Both Children Improperly Restrained

You have probably seen the “Gangham Style” baby video where she is fast asleep until her favorite tune comes on the radio. It’s adorable. But it also highlights some improper car seat usage.

Baby in rear facing car seat

There may not be a cuter video out there -- a blissfully sleeping baby girl is out cold, until the first few beats of her favorite song, Gangham Style, come on the radio. Eyes barely open, her arms and legs start flailing in a truly precious baby dance. Car seat safety proponents, however, were quick to point out that the baby and her sister are not properly restrained in the moving vehicle.

Issues with the baby's car seat

The cute baby girl is in a five-point harness, which is good, but she is too young to be forward facing. Current recommendations state that children should be rear facing until they are at least 24 months old, and remain rear facing until they reach the height or weight limit for their particular seat. Parents who may be concerned that their toddler won't be comfortable rear facing -- they will be. Legs that are long will naturally be crossed or hung over the side by instinct.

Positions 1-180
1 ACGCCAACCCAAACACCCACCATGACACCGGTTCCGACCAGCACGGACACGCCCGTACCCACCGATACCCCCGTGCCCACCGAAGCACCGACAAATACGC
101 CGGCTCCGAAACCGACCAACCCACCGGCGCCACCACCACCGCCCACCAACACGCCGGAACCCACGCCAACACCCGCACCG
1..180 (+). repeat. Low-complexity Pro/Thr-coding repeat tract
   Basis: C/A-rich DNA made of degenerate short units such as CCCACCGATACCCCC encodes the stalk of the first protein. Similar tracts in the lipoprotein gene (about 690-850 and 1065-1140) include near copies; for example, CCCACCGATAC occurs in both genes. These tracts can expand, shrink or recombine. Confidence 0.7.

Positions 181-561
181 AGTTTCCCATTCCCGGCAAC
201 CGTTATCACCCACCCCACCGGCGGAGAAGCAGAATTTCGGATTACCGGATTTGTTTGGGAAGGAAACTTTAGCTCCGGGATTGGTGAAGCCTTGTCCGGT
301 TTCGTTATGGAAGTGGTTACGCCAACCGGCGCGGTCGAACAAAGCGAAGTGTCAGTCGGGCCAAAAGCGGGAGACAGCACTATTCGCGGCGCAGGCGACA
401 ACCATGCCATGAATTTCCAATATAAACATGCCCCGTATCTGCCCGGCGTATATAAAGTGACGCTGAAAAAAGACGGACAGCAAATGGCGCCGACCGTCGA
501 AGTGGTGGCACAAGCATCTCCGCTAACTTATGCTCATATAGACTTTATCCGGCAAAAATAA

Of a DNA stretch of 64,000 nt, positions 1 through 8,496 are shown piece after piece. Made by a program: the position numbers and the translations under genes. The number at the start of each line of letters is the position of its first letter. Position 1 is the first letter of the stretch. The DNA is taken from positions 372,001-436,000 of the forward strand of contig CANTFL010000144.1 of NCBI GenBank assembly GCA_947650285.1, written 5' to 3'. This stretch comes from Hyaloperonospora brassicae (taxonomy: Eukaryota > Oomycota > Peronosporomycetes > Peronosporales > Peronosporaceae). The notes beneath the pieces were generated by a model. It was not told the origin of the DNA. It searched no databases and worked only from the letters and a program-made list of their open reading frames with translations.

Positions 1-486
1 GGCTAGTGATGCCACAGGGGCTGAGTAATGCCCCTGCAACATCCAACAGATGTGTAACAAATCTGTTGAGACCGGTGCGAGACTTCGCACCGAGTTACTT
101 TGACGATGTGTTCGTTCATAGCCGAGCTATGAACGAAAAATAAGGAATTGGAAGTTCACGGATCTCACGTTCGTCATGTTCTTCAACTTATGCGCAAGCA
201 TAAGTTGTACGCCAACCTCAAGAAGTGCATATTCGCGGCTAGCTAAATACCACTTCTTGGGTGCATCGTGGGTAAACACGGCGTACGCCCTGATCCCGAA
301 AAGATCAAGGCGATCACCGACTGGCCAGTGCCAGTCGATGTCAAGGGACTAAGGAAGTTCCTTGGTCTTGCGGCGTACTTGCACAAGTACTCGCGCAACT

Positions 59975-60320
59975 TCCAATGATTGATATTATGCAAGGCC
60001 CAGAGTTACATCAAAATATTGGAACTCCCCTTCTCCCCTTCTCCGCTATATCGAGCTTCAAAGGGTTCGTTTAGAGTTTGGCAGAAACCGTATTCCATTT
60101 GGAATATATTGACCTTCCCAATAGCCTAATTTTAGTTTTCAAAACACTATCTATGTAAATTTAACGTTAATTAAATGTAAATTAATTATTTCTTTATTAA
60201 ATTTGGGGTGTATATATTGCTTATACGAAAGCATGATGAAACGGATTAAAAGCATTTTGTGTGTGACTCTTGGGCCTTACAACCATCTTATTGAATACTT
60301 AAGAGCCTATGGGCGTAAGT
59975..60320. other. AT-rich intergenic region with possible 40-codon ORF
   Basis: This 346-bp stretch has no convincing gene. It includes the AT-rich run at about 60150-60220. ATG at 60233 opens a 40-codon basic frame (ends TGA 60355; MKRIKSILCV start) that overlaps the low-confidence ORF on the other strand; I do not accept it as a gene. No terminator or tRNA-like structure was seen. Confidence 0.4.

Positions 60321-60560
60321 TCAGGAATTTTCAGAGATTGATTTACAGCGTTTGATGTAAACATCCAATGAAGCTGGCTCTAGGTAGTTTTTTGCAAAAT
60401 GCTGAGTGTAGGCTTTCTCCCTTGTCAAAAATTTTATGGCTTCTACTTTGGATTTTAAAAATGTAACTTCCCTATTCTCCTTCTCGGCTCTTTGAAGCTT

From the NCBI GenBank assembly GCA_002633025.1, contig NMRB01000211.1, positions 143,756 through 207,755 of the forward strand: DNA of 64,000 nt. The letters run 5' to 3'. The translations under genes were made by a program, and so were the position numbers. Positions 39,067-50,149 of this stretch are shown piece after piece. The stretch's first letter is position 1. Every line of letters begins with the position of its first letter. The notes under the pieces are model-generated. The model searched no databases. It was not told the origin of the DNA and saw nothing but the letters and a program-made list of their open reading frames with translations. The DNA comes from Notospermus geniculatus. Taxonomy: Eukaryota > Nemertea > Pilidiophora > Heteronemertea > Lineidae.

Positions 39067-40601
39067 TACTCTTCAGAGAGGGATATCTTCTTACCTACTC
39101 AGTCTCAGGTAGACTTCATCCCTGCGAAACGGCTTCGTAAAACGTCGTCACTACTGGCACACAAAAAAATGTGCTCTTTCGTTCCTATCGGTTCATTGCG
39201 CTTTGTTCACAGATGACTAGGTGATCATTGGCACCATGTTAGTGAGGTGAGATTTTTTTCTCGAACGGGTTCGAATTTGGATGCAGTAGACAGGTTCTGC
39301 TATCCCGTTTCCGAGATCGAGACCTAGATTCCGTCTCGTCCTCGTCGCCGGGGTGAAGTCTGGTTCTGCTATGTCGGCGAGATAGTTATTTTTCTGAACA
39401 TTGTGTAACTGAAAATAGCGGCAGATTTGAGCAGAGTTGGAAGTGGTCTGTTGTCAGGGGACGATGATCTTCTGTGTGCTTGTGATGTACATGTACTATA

Another issue with the younger girl is that her straps are not snug enough -- this is evidenced by one slipping off her shoulder a bit. Her chest clip is also lower than it should be. Chest clips are meant to be secured at armpit height.

Issues with the toddler's car seat

The toddler seems to be in a booster-style seat and restrained with a regular seat belt. Children under four years of age (and under 40 pounds) should still be in a five-point harness. Children should also remain in the five-point harness until they are mature enough to sit still for the car ride.

Car seat recommendations are updated as evidence rolls in. They are not meant to keep our kids in a plastic bubble -- they are meant to keep them alive if a terrible car accident occurs. I have seen so many questionable arguments from parents about keeping a child rear facing for as long as possible and I truly don’t understand the outrage. Kids don’t mind it at all, so why do grownups? If there was something you could do to keep your child safer, wouldn’t you?

More on safety

Car seat mistakes you are probably making
Heads-up: Car seat requirements set to change in 2014
Bundle up, but not in the car seat

Tags: car seat safety

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